6. The contention of Mr. Thakore, the learned Counsel for respondents Nos. 1 and 2, is that normally speaking respondent No. 2, who was discharging the functions of the Collector under the said Land Acquisition Act, would have been bound to make an award. But, in the present case, he is not bound to do so in view of the coming into force of the said Urban Land Act. It was urged by him that the possession of the said plot was not taken by the respondents and hence it continued to vest in the petitioners. As the petitioners were holding vacant land in excess of the ceiling limit of 500 sq. mts. on or after February 17, 1976, they were bound to file a statement under Section 6 of the said Urban Land Act and the excess land would vest in the State Government, the respondent No. 1 herein, under Section 10 of that Act. The amount payable as compensation for such excess vacant land vesting in the State Government would be payable only in accordance with the provisions of the said Urban Land Act. It was further urged by him that under Section 42 of the said Urban Land Act it has been expressly provided that the provisions of that Act would have effect notwithstanding anything inconsistent therewith in any other law for the time being in force or any custom, usage or agreement or decree or order or a Court, tribunal or other authority. It was submitted by Mr. Thakore that in view of this, the provisions of the said Land Acquisition Act could not be given, effect to in respect of the said plot as far as the making of an award or payment of compensation are concerned. I find it difficult to accept the submissions of Mr. Thakore. It is true that persons holding land in excess of 500 sq. mts. are required to make a statement regarding such excess under Section 6 of the said Urban Land Act. Section 9 of that Act provides for a final statement after the disposal of the objections referred to in Section 8. Section 10(1) provides that after the service of the statement under Section 9 on the person concerned, the competent authority shall cause a notification giving the particulars of the vacant land held by such person in excess of the ceiling limit and stating, inter alia, that such vacant land is to be acquired by the concerned State Government to be published in the Official Gazette of the State concerned. Sub-section (3) of Section 10 of the said Urban Land Act provides that at any time after the publication of the notification under Sub-section (1), the competent authority may, by notification published in the Official Gazette of the State concerned, declare that the excess vacant land referred to in the notification shall, with effect from such date as may be specified in the declaration, be deemed to have been acquired by the State Government and upon the publication of such declaration, such land shall be deemed to have vested absolutely in the State Government. The provisions of the said Urban Land Act do not provide that merely because a person is in possession of excess vacant land, namely, in excess of the ceiling limit prescribed thereunder, the said excess land automatically vests in the Government, nor is there any provision in that Act which prevents proceedings being taken or pending proceedings being continued under the said Land Acquisition Act for acquisition of any vacant land which a person may be holding in excess of the ceiling limit. In my view, Section 42 of the said Urban Land Act does not come into play in this regard, because no provision in that Act has been shown to me by reason of which proceedings under the Land Acquisition Act cannot be taken or continued in respect of the excess vacant land held by a person or as to why an award under the said Land Acquisition Act cannot be made in pending proceedings in respect of such land. In view of this I fail to see how the provisions of the said Urban Land Act can justify the action of respondent No. 2 in failing to make an award within a reasonable time.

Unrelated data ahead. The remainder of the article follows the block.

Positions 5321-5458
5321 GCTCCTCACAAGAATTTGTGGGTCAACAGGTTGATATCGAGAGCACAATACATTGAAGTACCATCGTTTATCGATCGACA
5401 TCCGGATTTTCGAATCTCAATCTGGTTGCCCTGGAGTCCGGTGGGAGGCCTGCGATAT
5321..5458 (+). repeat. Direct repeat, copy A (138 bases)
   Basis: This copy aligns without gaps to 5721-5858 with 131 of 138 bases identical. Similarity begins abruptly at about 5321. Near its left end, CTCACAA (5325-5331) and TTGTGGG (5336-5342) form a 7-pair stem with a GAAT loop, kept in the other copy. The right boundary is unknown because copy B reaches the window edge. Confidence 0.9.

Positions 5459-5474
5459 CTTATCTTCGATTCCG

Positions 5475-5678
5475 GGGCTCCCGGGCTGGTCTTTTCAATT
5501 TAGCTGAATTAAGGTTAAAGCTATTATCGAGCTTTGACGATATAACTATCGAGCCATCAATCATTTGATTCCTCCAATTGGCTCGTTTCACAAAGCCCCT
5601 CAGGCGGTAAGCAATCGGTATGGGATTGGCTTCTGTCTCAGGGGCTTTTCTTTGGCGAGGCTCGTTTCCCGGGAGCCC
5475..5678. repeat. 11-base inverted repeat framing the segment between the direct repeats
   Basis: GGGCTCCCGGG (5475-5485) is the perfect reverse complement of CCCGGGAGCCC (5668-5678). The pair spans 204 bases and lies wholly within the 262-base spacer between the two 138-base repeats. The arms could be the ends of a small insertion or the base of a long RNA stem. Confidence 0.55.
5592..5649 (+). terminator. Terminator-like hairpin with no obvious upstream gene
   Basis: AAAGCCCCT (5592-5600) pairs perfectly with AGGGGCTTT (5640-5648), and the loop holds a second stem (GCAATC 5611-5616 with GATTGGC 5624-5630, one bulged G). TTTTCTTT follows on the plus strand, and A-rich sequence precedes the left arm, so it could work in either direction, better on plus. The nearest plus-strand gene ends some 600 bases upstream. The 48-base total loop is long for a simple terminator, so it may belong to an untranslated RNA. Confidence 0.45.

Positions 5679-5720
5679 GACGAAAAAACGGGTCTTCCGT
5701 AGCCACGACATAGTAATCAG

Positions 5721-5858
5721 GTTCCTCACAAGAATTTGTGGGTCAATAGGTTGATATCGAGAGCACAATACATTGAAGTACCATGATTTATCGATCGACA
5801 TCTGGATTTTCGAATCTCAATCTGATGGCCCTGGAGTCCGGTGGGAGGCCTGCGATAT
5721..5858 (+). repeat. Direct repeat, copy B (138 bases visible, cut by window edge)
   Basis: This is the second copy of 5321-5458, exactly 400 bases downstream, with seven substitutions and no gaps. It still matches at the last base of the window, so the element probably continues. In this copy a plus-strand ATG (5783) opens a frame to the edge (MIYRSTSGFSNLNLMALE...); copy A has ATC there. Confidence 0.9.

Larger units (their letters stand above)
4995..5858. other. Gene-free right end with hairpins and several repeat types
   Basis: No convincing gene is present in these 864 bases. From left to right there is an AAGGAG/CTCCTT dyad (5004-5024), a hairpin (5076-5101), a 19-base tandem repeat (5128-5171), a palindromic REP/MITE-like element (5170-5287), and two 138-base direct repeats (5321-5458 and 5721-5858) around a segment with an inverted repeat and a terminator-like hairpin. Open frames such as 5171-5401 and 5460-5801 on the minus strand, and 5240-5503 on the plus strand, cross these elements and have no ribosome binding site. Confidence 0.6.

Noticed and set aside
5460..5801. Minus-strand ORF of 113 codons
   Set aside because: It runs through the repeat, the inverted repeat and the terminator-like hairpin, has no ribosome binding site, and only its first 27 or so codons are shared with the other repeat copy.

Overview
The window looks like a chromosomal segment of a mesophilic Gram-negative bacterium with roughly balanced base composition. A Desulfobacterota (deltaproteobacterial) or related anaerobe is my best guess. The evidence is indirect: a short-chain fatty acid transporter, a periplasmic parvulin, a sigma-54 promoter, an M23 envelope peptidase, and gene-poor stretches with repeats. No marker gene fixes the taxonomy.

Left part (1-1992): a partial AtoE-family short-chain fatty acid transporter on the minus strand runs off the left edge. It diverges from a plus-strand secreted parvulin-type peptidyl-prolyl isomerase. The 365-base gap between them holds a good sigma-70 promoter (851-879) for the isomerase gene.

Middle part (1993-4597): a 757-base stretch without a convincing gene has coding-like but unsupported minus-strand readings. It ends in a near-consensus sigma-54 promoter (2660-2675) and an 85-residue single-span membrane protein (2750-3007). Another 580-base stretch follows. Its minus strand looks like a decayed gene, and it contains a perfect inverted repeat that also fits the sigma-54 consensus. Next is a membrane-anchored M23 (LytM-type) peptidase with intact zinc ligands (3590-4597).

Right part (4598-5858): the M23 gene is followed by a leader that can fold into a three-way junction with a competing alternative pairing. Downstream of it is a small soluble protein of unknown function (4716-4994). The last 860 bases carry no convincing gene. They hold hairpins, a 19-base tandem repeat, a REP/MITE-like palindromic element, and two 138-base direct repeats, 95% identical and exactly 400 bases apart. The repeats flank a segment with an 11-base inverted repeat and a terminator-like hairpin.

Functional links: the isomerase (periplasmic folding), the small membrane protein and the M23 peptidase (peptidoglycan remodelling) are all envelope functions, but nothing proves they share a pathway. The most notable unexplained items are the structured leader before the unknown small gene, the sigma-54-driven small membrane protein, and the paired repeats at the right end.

7. The next submission of Mr. Thakore was that respondent No. 2 by his letter dated March 5, 1977, to which I have already referred, has not refused to make an award, but has merely stated that as per the Government circular of July 7, 1976 in view of the said Urban Land Act, the case had been referred to the competent authority and that further action would be considered after receipt of orders from the competent authority. It was submitted by him that in view of this letter, respondent No. 2 was entitled to wait till the necessary orders or clarifications were received from the competent authority. It was suggested by him that the competent authority referred to in the said letter must be the competent authority under the said Urban Land Act. Coming to the circular dated July 7, 1976, the said circular, as I have already pointed out, was issued by the Revenue and Forests Department of the Government of Maharashtra to give some clarifications regarding the impact on the said Urban Land Act on the land acquisition proceedings in progress in urban agglomerations. Paragraph 5 of that circular points out that certain lands are excluded from the definition of vacant land under Section 2(g) of the said Urban Land Act and that the said Act does not apply to them. Clause (ii) of para. 5 states that vacant land on which it was not admissible to construct a building on account of its inclusion in the Development Plan or in the Master Plan for a purpose such as 'green area', playground, park, road widening etc. would not come within the purview of the said Urban Land Act and there should be no objection to process further the land acquisition proceedings regarding such land. In the first place, in my view, an administrative circular of this kind cannot absolve respondent No. 2 from the performance of his mandatory duty to make an award within a reasonable time. A circular merely giving certain administrative guidance cannot be used to defeat or delay the rights of the petitioners, who are entitled to have an award made in respect of their land notified under the said Land Acquisition Act. Even apart from this in view of the contents of the circular, to which I have already referred earlier, it appears somewhat doubtful whether the circular contemplated staying of acquisition proceedings in respect of land such as the one in question before me. In my opinion, the contention of Mr. Thakore that respondent No. 2 is entitled to delay declaring his award till the receipt of orders from the competent authority under the said Urban Land Act is unsound and must be rejected.